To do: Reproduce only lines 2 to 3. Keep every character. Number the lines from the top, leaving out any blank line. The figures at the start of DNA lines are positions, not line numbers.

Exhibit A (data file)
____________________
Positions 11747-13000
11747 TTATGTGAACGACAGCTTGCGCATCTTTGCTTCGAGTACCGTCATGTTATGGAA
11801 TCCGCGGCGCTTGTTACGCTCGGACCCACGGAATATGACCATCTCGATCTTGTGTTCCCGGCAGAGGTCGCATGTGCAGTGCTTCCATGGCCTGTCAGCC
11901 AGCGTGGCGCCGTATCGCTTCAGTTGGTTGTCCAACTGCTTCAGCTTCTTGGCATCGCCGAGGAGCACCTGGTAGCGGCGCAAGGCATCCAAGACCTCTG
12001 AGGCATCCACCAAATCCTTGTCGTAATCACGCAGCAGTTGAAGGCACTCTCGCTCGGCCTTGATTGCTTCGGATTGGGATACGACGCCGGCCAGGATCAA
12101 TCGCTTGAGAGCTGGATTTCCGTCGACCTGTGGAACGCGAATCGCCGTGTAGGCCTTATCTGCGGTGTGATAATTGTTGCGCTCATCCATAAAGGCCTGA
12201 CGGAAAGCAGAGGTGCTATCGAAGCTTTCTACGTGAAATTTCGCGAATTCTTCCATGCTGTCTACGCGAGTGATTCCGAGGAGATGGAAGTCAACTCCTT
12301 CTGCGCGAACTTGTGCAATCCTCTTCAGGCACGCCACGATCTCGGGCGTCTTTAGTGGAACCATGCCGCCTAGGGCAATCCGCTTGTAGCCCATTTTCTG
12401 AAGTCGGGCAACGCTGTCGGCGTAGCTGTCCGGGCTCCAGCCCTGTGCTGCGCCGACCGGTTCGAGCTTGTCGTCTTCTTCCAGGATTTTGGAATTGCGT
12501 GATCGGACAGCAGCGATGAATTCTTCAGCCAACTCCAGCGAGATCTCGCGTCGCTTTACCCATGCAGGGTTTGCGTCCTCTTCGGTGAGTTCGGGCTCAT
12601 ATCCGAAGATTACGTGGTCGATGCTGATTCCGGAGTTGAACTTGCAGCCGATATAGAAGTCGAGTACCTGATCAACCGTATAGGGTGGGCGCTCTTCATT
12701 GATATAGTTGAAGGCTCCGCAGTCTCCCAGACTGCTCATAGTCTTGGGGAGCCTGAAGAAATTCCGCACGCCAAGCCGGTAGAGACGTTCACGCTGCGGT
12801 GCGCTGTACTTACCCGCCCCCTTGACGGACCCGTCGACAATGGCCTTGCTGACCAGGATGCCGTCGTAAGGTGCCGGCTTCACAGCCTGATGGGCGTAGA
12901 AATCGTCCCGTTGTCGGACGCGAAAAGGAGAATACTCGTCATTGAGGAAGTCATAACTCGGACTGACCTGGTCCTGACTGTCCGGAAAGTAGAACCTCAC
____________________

11747 TTATGTGAACGACAGCTTGCGCATCTTTGCTTCGAGTACCGTCATGTTATGGAA
11801 TCCGCGGCGCTTGTTACGCTCGGACCCACGGAATATGACCATCTCGATCTTGTGTTCCCGGCAGAGGTCGCATGTGCAGTGCTTCCATGGCCTGTCAGCC